As many of you know, I play a lot of pickleball. It's a year-round outdoor sport in Arizona, it is far more competitive than you'd imagine, and it is heart healthy. A two-mile walk would have worn me down me five years ago. Today I can play for five hours and tally up 20,000 steps and feel pleased when I'm done. Tired, but pleased.
There are different levels in Pickleball ... beginners are typically 2.0 players, then you progress through the 2.5 level, move on to 3.0 where you can start to play in tournaments, then 3.5 and 4.0 which are low/high mid-levels, then you get to 4.5 where you are highly proficient and 5.0 where you are expert. Pro players reach 6.5 or 7.0 levels.
At each level, you learn something different. You learn the rules and how to play at 2.5. At 3.0 you learn the importance of drop shots. At 3.5 you learn the importance of your soft game, you start to learn spins and deception. At 4.0 the "transition zone" has to be mastered, along with implementing strategy. Sophisticated strategies and expert play dominate 4.5 and 5.0 levels.
When you master a level, you are beating your competition, handily. You test, you get moved up, and then you are at the bottom of the next level. Instead of winning games 11-6 you are losing games 5-11. You go from hero to zero. You invest a year learning the skills at the next level, you eventually win games 11-6, you test, you move up a level, and you start over losing games 5-11 again.
Two players I adore are going through a transition as they attempt to move up a level or start in a new level. They have to unlearn habits that worked in the old level. As the habits are unlearned, the players take a step backwards. They become less competitive than they were previously. I've been there. Every pickleball player has been there.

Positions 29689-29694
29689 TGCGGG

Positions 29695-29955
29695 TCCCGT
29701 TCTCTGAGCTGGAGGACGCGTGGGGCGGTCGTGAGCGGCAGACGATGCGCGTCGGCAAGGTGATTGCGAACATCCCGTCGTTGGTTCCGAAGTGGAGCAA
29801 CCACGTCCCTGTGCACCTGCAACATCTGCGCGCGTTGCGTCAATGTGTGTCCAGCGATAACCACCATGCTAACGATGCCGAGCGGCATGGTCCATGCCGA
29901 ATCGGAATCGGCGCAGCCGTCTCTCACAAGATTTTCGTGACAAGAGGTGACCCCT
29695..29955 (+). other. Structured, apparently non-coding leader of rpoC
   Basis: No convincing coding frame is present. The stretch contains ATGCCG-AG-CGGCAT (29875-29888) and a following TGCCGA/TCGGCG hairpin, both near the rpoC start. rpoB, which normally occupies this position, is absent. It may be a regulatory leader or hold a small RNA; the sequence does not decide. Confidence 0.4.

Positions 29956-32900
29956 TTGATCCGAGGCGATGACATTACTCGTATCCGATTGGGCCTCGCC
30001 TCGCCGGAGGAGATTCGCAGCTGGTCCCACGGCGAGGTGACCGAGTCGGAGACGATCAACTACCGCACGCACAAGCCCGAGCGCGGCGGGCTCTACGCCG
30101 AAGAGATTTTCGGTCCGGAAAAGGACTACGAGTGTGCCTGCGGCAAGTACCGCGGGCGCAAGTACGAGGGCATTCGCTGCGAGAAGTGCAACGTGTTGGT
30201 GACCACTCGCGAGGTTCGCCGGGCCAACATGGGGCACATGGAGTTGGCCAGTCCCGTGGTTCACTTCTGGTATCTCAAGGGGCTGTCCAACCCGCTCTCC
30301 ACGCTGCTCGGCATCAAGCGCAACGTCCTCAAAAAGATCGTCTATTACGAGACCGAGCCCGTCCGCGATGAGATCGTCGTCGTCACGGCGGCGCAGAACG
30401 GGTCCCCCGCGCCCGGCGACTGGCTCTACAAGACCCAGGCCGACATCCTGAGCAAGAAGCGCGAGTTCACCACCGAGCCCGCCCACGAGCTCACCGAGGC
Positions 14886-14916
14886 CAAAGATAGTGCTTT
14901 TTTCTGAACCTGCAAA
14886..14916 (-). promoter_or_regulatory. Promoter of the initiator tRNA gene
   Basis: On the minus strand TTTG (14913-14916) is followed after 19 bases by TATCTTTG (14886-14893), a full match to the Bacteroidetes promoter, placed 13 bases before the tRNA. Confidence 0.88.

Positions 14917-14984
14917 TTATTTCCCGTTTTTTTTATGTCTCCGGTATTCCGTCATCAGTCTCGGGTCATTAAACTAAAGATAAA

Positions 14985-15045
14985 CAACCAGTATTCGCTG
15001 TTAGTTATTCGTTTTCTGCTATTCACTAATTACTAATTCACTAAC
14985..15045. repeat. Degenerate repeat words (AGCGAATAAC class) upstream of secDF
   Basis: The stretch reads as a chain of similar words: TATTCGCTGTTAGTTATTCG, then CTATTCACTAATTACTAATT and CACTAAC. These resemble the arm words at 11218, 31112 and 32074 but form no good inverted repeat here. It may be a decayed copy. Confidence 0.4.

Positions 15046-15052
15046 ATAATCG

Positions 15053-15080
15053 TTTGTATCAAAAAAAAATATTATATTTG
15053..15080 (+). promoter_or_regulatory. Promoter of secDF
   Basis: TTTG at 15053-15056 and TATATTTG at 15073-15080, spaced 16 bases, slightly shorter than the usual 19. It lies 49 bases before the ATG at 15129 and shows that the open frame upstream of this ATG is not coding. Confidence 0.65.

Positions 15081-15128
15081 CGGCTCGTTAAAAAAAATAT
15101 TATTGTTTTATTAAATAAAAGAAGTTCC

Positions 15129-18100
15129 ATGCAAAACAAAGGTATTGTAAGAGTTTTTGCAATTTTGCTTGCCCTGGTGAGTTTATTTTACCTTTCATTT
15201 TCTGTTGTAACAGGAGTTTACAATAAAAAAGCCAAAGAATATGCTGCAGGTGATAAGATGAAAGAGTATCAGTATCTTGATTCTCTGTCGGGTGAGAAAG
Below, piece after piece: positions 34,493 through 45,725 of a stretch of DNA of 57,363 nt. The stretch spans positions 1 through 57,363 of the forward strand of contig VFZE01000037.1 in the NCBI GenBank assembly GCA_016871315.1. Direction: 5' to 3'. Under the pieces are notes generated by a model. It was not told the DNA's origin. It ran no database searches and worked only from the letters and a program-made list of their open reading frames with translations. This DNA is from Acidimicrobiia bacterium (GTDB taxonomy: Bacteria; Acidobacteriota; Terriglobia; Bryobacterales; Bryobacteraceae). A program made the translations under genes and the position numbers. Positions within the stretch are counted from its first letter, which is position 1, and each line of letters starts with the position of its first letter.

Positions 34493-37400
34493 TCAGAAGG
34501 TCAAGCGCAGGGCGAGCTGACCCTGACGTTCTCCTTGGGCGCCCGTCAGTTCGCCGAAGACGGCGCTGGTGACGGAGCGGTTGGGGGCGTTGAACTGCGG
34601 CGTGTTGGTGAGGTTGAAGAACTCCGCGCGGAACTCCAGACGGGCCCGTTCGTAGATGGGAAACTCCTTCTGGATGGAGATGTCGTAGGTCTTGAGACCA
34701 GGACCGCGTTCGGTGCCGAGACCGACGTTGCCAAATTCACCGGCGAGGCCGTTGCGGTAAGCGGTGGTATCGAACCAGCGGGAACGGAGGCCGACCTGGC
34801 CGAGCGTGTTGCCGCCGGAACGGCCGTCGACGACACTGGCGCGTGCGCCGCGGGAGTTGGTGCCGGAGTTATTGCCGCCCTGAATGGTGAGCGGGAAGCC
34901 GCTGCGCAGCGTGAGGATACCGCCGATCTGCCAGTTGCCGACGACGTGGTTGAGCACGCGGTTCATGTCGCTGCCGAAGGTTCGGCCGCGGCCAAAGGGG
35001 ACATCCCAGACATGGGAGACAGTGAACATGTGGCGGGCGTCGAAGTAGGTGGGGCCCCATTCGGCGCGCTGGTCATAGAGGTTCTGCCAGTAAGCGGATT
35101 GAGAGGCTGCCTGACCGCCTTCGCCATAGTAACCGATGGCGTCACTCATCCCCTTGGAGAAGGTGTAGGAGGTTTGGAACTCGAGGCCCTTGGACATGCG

What happens in business when you try to move up a level?
Maybe you have a $30,000,000 business and you want to become a $50,000,000 business. That's like moving up from 3.0 to 3.5 in pickleball. The skills that got you to $30,000,000 will not be enough to get you to $50,000,000. Worse, many of the good habits (the "best practices") at becoming a $30,000,000 brand have to be unlearned ... truly ... if you want to become a $50,000,000 brand.
And the minute you attempt to make this transition, the wheels come off the bus. You try things and they don't work. You waste money. You doubt yourself. Sales even decline. Management wants to fire you.
But you have to go through the transition.
The best way to start the transition is to focus on new customers. You'll need them if you are going from $30,000,000 to $50,000,000, you won't get the $$$ out of your existing customers no matter what your vendor partners tell you (they, by the way, get $$$ by telling you to focus on existing customers, that's why they tell you that). So start with what you know. And experiment along the way, test new ideas and concepts. You have to. You'll fail repeatedly. But along the way you'll pick up the skills necessary to become better.
You might have to take a step back.
But you'll ultimately move forward.